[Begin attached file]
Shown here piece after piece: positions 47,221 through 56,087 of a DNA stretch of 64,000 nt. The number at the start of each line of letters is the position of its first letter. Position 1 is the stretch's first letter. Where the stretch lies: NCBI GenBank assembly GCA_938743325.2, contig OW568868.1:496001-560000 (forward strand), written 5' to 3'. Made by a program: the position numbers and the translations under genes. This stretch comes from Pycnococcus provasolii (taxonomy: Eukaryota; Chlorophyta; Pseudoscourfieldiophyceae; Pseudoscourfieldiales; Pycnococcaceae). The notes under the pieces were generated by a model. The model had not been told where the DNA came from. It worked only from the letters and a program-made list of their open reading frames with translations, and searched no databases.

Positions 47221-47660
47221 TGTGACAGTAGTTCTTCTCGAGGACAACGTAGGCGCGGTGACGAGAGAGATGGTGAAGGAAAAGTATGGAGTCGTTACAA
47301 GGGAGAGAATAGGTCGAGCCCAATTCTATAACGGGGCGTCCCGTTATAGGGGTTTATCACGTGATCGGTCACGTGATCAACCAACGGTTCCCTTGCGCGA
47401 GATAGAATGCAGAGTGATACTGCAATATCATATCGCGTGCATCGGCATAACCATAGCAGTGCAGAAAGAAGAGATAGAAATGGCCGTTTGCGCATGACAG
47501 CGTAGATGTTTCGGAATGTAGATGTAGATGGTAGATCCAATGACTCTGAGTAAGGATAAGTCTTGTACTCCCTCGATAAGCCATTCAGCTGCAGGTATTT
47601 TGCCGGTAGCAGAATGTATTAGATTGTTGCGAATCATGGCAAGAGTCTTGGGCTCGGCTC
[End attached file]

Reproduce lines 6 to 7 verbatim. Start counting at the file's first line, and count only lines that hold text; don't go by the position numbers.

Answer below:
47501 CGTAGATGTTTCGGAATGTAGATGTAGATGGTAGATCCAATGACTCTGAGTAAGGATAAGTCTTGTACTCCCTCGATAAGCCATTCAGCTGCAGGTATTT
47601 TGCCGGTAGCAGAATGTATTAGATTGTTGCGAATCATGGCAAGAGTCTTGGGCTCGGCTC